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Signature Project in Edinburgh benefits from Foundation Scotland funding

Our Signature Project, supporting people with PTSD, will help more people in Edinburgh in need of one-to-one and group peer support.

Our community resource hub, Stafford Centre, in the centre of Edinburgh has been awarded vital funds to continue developing our Signature Project service in Edinburgh, support that provides a safe space for men experiencing Post-Traumatic Stress Disorder (PTSD).

Through the R25 fund administered by Foundation Scotland, the Signature Project will support more people with PTSD in Edinburgh. The service is open to those who identify as male aged 16 and over who experience symptoms of PTSD. Men can self-refer into the service and 94% of men currently supported by the service have complex issues that are compounded by PTSD, including neurodiversity, homelessness or substance abuse.

Support that takes place through the Signature Project to help men with PTSD includes one-to-one sessions, peer support groups, access to wider activities and accompaniment.

One-to-one sessions include outlining goals that will help people regain structure, momentum and meaning in their lives, which can include volunteering or becoming more active. Having access to wider activities within Edinburgh can enable people to build a routine that builds confidence, introduces them to new networks and new hobbies.

Peer groups are arranged by volunteers with lived experience of PTSD and topics are devised and agreed by peer group attendees, which include relationships, self-care and coping strategies. As an aside, men can be accompanied to attend new environments and explore new resources.

Michele Mason, Area Manager for Edinburgh at Change Mental Health, said:

“We are delighted to receive this crucial funding from the R25 fund by Foundation Scotland, which will enable us to support more people through one-to-one and peer group support.

“Signature Project is designed to help people free from judgement in a person-centred and non-clinical way. At the Stafford Centre, we always create a safe space for people to express their thoughts and feelings – and it’s no different for when we support men through the Signature Project.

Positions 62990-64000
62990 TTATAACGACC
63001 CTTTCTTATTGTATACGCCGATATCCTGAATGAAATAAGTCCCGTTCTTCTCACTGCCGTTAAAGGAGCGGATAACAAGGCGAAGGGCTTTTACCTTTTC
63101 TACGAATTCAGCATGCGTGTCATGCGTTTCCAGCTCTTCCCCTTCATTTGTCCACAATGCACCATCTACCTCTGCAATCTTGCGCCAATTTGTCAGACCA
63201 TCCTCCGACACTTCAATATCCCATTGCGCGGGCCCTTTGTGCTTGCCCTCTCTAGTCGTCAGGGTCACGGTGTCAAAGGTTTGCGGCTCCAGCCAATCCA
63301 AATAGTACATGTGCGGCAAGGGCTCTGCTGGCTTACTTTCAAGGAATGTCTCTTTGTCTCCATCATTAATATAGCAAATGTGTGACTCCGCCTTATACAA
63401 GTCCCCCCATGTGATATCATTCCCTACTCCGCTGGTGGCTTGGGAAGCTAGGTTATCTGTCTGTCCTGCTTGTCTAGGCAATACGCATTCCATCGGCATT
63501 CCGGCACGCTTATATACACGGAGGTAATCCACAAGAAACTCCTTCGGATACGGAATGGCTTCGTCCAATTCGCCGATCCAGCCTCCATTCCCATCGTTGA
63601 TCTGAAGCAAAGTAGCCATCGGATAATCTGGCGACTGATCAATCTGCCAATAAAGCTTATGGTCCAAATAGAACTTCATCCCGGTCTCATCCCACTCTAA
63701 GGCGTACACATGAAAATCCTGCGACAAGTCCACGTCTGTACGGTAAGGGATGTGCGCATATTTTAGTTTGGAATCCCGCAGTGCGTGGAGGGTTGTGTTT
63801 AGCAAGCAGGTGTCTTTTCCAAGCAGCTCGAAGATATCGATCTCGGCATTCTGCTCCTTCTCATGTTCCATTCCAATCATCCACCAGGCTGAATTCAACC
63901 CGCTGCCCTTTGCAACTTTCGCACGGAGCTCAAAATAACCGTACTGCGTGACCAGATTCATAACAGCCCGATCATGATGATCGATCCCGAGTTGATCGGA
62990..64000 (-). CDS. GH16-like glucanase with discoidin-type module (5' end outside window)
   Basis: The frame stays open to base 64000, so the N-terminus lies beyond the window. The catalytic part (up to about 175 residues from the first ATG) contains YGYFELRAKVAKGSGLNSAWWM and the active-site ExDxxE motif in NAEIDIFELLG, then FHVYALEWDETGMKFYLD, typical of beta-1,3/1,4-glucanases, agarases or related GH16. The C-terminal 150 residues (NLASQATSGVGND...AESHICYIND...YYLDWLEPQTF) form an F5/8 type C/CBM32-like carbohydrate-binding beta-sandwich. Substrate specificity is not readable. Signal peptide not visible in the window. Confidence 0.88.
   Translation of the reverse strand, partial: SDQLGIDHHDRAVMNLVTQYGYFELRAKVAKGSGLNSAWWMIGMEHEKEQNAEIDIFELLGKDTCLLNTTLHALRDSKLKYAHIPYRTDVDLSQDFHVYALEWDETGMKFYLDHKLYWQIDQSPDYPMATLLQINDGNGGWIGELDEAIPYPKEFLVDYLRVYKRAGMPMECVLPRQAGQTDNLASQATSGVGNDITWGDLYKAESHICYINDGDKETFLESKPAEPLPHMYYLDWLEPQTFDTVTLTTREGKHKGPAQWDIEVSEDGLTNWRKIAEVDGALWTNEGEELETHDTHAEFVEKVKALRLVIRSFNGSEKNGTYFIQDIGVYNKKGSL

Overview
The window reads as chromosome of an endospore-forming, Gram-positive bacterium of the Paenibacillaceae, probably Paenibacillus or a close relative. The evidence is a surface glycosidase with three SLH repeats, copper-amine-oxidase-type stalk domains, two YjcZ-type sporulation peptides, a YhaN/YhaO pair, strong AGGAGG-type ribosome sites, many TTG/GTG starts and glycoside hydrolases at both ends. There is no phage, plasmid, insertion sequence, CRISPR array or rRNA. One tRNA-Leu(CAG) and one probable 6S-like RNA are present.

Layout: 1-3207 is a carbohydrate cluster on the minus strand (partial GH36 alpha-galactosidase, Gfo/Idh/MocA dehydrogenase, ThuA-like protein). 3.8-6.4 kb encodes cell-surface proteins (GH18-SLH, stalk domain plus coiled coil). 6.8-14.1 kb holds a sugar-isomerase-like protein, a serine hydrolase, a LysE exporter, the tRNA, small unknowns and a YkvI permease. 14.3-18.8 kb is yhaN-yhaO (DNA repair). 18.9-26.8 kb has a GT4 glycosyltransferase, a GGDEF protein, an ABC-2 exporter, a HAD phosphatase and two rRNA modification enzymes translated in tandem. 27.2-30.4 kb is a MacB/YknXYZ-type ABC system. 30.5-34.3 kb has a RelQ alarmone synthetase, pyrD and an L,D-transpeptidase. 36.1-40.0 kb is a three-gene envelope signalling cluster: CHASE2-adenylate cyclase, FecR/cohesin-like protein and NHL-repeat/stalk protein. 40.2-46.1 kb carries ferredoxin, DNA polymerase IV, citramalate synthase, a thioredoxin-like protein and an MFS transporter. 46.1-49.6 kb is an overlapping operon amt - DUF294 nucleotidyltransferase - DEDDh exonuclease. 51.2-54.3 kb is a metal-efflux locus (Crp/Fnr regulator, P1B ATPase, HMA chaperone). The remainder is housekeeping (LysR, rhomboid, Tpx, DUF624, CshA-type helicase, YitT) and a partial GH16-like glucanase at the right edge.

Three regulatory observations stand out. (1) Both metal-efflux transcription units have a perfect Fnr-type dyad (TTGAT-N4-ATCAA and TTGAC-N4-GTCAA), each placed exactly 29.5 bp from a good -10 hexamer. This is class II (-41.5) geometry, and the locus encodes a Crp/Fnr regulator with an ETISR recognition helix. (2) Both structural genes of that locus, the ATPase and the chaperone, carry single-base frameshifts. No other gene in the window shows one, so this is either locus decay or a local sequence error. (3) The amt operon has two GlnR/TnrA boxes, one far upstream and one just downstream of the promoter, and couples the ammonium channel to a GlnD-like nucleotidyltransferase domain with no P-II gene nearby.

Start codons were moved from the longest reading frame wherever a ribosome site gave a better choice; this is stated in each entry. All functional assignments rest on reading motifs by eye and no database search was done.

“One person summed up The Signature Project as ‘connection, communication, honesty,’ which really encapsulates the work we do. We will continue to provide the support people need, the way they need it and in a way which works best for them.”


Initially starting as a pilot project, The Signature Project has exhibited huge success in supporting people with PTSD.

Antony, who has benefited from the Signature Project, said:

“I feel in a way that the peer support group has been a huge support for me. I feel like I have less of a need for one-to-one support because I’m finding, at this point now in my journey, much more energy and positivity from my engagement with Change Mental Health that’s allowing me to experience myself in a new way.”

Change Mental Health services in Edinburgh are based in the Stafford Centre, a community hub helping people to manage their mental health, gain greater self-confidence and reconnect with their community. The drop-in resource offers a range of activities and facilities to support better wellbeing, including a garden, music room, creative arts space, walking group, woodworking and glassmaking workshops, Tai Chi, and more.

It is also home to the Veterans’ Community Café: set up to help veterans isolated due to mental health issues and to address loneliness through contact with other veterans. It is run by veterans, for veterans, and offers peer support.

The award from the R25 Fund administered by Foundation Scotland includes money to upgrade the Stafford Centre to make the space even more safe and comfortable for people accessing the community drop-in resource.

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